The Interface Geochemistry research group at GFZ is a very international, dynamic and interdisciplinary team, addressing research topics spanning biogeochemistry, materials science, chemical physics and inorganic (geo-)chemistry. Our focus is on the quantitative elucidation of “interfacial reactions” driving and controlling biogeochemical processes shaping our planet's surface and (near-)subsurface environments from the nano- to the global-scale. We combine experimental and field-based approaches with state-of-the-art analytical electron and X-ray characterization techniques and gain fundamental knowledge about interfacial reactions and their impact on the cycling of carbon, nutrients and trace elements in abiotic and biotic systems.
Specifically, we focus on three main research themes:
- Experimental Mineral Chemistry and (Bio)Geochemistry: Reactions at mineral fluid-microbe interfaces and surfaces affect all (bio)geochemical processes on Earth and elsewhere. Our focus in this topic is primarily on biomineralization, nutrient and trace element cycling and contaminant dynamics. We study mechanisms and kinetics of mineral nucleation and growth and evaluate how these processes impact or are impacted by the speciation, sequestration or release/transport of key inorganic and organic compounds.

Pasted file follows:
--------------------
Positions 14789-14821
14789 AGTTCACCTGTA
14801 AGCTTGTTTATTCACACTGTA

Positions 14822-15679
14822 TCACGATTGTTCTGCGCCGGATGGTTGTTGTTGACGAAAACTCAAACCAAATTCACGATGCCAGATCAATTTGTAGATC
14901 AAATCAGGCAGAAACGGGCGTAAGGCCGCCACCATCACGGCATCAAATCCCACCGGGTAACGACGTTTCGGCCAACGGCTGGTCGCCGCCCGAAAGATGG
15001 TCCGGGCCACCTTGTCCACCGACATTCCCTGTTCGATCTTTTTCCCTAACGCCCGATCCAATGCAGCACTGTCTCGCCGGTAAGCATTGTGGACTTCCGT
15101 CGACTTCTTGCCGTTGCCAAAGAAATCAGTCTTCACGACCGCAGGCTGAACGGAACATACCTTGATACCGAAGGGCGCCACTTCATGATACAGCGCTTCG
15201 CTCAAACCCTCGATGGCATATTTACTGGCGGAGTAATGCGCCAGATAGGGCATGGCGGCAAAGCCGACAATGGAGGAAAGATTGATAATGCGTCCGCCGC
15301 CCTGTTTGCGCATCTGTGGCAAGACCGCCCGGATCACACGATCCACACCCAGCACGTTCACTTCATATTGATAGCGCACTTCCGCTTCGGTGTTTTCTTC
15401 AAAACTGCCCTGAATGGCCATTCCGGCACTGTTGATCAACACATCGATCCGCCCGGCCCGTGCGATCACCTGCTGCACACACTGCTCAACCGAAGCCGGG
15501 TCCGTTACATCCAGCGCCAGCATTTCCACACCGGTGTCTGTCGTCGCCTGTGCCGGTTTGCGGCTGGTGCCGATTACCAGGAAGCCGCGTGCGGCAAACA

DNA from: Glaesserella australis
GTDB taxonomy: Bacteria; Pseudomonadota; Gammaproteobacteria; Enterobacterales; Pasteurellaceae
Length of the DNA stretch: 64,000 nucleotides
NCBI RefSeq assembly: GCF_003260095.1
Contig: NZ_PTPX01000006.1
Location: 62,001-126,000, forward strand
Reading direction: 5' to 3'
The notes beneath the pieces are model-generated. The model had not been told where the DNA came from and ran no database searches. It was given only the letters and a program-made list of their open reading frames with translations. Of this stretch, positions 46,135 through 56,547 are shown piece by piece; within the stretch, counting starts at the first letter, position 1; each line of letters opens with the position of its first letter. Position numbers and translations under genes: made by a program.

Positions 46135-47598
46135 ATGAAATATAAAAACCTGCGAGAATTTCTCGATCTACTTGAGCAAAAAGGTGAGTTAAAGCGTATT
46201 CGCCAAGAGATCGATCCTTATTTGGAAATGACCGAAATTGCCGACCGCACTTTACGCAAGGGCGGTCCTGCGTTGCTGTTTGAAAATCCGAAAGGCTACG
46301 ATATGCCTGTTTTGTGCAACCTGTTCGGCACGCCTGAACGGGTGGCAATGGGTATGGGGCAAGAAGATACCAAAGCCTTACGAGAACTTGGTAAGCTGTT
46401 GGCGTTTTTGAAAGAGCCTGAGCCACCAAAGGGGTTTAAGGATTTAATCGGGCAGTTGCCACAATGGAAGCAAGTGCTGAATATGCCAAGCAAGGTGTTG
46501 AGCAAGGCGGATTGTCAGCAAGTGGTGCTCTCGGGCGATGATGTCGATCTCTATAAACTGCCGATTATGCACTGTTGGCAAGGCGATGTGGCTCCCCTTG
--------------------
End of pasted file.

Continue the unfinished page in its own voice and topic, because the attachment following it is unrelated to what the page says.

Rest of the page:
- Biodiversity, Function and Geochemistry of Glacial Environments: The fast changing polar ecosystems are a consequence of global climate change and drive sea level rise. We study the combined biological and geochemical/ mineralogical mechanisms that govern snow and ice melt dynamics primarily in Arctic settings. Our results help ground crucial (bio)albedo parameters used in global climate model predictions.
- Electron Microscopic Studies on Geo(bio)materials: We specialize in the characterization of a wide-range of minerals including, but not limited to, silicates, (oxyhydr)oxides, sulfides, sulfates, carbonates and phosphates. In addition, we focus on the characterization of complex systems where soft-hard (microbe-mineral) interfaces play the fundamental role in shaping reactions in laboratory produced and natural samples. We develop novel high-resolution electron imaging and spectroscopic tools, linked to complex sample environments (e.g., liquid phase and cryogenic TEM, cryo-SEM), for the characterization of all kinds of geo-bio-materials.